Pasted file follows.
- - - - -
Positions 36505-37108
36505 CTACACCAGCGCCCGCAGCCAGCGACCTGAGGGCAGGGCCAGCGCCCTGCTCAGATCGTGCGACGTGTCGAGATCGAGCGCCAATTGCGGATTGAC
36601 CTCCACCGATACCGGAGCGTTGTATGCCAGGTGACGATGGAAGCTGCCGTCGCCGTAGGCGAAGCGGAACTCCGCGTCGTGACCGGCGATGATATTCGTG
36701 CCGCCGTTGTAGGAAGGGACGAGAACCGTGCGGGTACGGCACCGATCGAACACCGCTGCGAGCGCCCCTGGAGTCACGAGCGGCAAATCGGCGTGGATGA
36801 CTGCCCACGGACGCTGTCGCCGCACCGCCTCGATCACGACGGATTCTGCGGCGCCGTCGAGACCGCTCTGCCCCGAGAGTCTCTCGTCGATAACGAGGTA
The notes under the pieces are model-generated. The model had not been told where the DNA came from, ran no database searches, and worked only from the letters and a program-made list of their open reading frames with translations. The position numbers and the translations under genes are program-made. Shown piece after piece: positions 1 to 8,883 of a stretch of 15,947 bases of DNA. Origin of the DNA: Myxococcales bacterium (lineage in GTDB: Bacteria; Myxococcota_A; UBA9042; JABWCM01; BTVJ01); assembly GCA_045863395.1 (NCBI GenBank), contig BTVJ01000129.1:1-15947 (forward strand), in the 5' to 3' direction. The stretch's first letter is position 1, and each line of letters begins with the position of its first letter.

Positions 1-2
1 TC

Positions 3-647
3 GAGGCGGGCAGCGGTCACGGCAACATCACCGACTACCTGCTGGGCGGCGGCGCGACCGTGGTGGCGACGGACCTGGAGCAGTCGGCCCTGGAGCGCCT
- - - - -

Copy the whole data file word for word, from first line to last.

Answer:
Positions 36505-37108
36505 CTACACCAGCGCCCGCAGCCAGCGACCTGAGGGCAGGGCCAGCGCCCTGCTCAGATCGTGCGACGTGTCGAGATCGAGCGCCAATTGCGGATTGAC
36601 CTCCACCGATACCGGAGCGTTGTATGCCAGGTGACGATGGAAGCTGCCGTCGCCGTAGGCGAAGCGGAACTCCGCGTCGTGACCGGCGATGATATTCGTG
36701 CCGCCGTTGTAGGAAGGGACGAGAACCGTGCGGGTACGGCACCGATCGAACACCGCTGCGAGCGCCCCTGGAGTCACGAGCGGCAAATCGGCGTGGATGA
36801 CTGCCCACGGACGCTGTCGCCGCACCGCCTCGATCACGACGGATTCTGCGGCGCCGTCGAGACCGCTCTGCCCCGAGAGTCTCTCGTCGATAACGAGGTA
The notes under the pieces are model-generated. The model had not been told where the DNA came from, ran no database searches, and worked only from the letters and a program-made list of their open reading frames with translations. The position numbers and the translations under genes are program-made. Shown piece after piece: positions 1 to 8,883 of a stretch of 15,947 bases of DNA. Origin of the DNA: Myxococcales bacterium (lineage in GTDB: Bacteria; Myxococcota_A; UBA9042; JABWCM01; BTVJ01); assembly GCA_045863395.1 (NCBI GenBank), contig BTVJ01000129.1:1-15947 (forward strand), in the 5' to 3' direction. The stretch's first letter is position 1, and each line of letters begins with the position of its first letter.

Positions 1-2
1 TC

Positions 3-647
3 GAGGCGGGCAGCGGTCACGGCAACATCACCGACTACCTGCTGGGCGGCGGCGCGACCGTGGTGGCGACGGACCTGGAGCAGTCGGCCCTGGAGCGCCT